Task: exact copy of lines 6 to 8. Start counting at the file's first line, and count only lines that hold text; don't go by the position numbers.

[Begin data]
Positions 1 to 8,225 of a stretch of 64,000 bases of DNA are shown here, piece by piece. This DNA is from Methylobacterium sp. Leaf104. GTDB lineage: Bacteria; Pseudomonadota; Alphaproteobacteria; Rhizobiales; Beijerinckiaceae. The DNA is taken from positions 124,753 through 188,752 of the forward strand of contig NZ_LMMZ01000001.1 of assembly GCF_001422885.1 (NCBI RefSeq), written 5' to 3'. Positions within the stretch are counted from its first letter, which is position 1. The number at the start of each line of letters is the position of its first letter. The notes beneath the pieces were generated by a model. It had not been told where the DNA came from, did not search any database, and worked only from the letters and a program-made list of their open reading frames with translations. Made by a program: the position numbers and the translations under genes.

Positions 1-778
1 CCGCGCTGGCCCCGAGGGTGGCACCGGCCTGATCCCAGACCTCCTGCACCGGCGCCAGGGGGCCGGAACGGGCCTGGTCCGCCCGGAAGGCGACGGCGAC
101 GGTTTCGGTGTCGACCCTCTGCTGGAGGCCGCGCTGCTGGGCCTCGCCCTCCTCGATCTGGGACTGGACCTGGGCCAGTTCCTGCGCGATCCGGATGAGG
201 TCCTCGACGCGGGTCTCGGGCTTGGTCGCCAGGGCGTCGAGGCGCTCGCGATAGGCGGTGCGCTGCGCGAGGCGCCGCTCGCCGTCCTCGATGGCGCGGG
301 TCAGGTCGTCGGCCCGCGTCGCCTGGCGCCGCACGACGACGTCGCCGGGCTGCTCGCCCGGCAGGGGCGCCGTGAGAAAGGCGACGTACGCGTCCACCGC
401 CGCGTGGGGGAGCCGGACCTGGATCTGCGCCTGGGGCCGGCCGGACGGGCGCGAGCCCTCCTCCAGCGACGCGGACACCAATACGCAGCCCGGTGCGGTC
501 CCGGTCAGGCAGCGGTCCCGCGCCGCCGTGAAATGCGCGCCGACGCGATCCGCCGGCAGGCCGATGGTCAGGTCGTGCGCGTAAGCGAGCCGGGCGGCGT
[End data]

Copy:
301 TCAGGTCGTCGGCCCGCGTCGCCTGGCGCCGCACGACGACGTCGCCGGGCTGCTCGCCCGGCAGGGGCGCCGTGAGAAAGGCGACGTACGCGTCCACCGC
401 CGCGTGGGGGAGCCGGACCTGGATCTGCGCCTGGGGCCGGCCGGACGGGCGCGAGCCCTCCTCCAGCGACGCGGACACCAATACGCAGCCCGGTGCGGTC
501 CCGGTCAGGCAGCGGTCCCGCGCCGCCGTGAAATGCGCGCCGACGCGATCCGCCGGCAGGCCGATGGTCAGGTCGTGCGCGTAAGCGAGCCGGGCGGCGT